Your health, your right!

Vuk'uzenzele - - Youhtehalftohcus - Adele Schor­mann

The Pa­tients’ Rights Char­ter en­sures that all South Africans have the right to qual­ity health­care.

It was put in place by the South African Depart­ment of Health to up­hold, pro­tect and pro­mote pa­tients’ rights when re­ceiv­ing med­i­cal care and it is im­por­tant to know what your rights and re­spon­si­bil­i­ties are.

Ac­cord­ing to the Con­sti­tu­tion of the Repub­lic of South Africa (Act No 108 of 1996), pa­tients have the fol­low­ing rights:

Ur­gent med­i­cal care

If you are in need of ur­gent med­i­cal care you can be ad­mit­ted to your near­est hos­pi­tal and treated un­til you are sta­ble, re­gard­less of whether or not you have med­i­cal aid. A hos­pi­tal may not turn a pa­tient away un­til they have been

sta­bilised.

Ac­cess to a healthy and safe en­vi­ron­ment

The health­care fa­cil­ity/en­vi­ron­ment should of­fer ad­e­quate and clean wa­ter sup­ply, san­i­ta­tion and waste dis­posal etc. This is meant to pro­mote and en­sure a pa­tient’s phys­i­cal and men­tal well­be­ing.

Par­tic­i­pa­tion in de­ci­sion mak­ing

Your opin­ion mat­ters. Med­i­cal pro­fes­sion­als must in­volve pa­tients in the de­ci­sion-mak­ing pro­cesses that will im­pact their health.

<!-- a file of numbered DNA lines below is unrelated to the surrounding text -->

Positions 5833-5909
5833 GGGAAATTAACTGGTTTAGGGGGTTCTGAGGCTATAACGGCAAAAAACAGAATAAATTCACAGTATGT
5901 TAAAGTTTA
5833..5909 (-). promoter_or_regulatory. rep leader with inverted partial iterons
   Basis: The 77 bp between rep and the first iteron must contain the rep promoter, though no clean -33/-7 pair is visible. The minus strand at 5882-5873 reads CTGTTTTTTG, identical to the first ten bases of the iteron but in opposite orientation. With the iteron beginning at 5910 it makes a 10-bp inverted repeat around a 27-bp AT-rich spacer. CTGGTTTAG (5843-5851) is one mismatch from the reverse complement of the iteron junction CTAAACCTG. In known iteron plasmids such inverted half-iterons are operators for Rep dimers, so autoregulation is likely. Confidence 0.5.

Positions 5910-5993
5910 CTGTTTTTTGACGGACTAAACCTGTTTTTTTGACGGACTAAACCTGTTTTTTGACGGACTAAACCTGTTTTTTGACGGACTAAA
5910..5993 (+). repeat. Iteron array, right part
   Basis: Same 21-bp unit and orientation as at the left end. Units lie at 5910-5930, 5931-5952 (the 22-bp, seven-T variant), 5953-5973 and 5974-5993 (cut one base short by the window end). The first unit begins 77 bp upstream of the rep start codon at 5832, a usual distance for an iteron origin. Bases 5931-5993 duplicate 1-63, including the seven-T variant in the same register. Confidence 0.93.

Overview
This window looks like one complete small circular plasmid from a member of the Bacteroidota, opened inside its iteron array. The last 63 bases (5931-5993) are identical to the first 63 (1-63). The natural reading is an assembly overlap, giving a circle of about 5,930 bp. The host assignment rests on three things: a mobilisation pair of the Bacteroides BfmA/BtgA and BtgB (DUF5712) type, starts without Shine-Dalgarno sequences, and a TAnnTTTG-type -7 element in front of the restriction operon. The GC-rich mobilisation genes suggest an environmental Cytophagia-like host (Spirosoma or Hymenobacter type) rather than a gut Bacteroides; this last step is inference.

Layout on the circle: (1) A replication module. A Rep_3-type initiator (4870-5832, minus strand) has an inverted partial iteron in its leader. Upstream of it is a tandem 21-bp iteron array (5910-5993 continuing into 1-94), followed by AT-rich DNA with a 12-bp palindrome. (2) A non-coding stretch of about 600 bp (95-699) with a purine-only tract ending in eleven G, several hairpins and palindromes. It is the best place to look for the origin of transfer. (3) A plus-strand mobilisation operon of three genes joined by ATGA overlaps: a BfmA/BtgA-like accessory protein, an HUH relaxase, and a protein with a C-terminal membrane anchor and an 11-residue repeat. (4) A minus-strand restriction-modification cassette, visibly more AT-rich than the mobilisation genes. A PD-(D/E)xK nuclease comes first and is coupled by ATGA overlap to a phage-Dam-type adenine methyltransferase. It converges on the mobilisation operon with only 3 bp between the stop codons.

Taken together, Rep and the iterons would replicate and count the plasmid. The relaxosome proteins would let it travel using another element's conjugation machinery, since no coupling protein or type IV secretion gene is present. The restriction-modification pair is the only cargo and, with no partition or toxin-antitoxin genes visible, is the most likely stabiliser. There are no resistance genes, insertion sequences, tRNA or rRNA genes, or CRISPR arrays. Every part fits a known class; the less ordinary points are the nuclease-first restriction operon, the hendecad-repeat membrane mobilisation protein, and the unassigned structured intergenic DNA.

Ac­cess to health­care par­tic­u­lars

Hav­ing the right to ac­cess to health­care en­tails var­i­ous things:

• Pa­tients should un­der­stand the rec­om­mended treat­ment and re­ha­bil­i­ta­tion so that they can weigh up their op­tions and the con­se­quences.

Pro­vi­sion should be made for spe­cial needs pa­tients, such as dis­abled peo­ple,

• preg­nant women, the el­derly and peo­ple liv­ing with HIV/Aids.

Pa­tients have the right to coun­selling, with­out dis­crim­i­na­tion, co­er­cion or vi­o­lence. This in­cludes coun­selling for can­cer, HIV/Aids and other ill­nesses.

In the case of ter­mi­nal ill­ness or in­cur­able dis­eases, pa­tients should be given the op­tion of af­ford­able and ef­fec­tive pal­lia­tive care. Health­care prac­ti­tion­ers and providers should be cour­te­ous, pa­tient, tol­er­ant and show em­pa­thy. Pa­tients must be given ac­cess to med­i­cal in­for­ma­tion, such as the avail­abil­ity of health­care ser­vices, in a lan­guage of their choice.

Pri­vacy and con­fi­den­tial­ity

A pa­tient’s in­for­ma­tion may not be dis­closed to a third party with­out their con­sent or with­out a court or­der.

Get a sec­ond opin­ion

Ev­ery pa­tient has the right to seek a sec­ond opin­ion be­fore giv­ing con­sent or re­fus­ing treat­ment.

Con­ti­nu­ity of care

A health­care pro­fes­sional may not aban­don a pa­tient.

Re­spon­si­bil­i­ties of the pa­tient

A pa­tient must:

• Re­spect the rights of other pa­tients and health­care providers.

Com­ply with pre­scribed treat­ment or re­ha­bil­i­ta­tion.

Look af­ter them­selves so that they can be healthy and pro­tect the en­vi­ron­ment.

Pa­tients may not abuse the health­care sys­tem and must pro­vide ac­cu­rate in­for­ma­tion about their health sta­tus.

Ev­ery pa­tient has the right to com­plain if they feel a prac­tice or pro­fes­sional is not obey­ing the law and a full in­ves­ti­ga­tion can be launched. Re­mem­ber that with rights, come re­spon­si­bil­i­ties. En­sure that you main­tain a healthy life­style.

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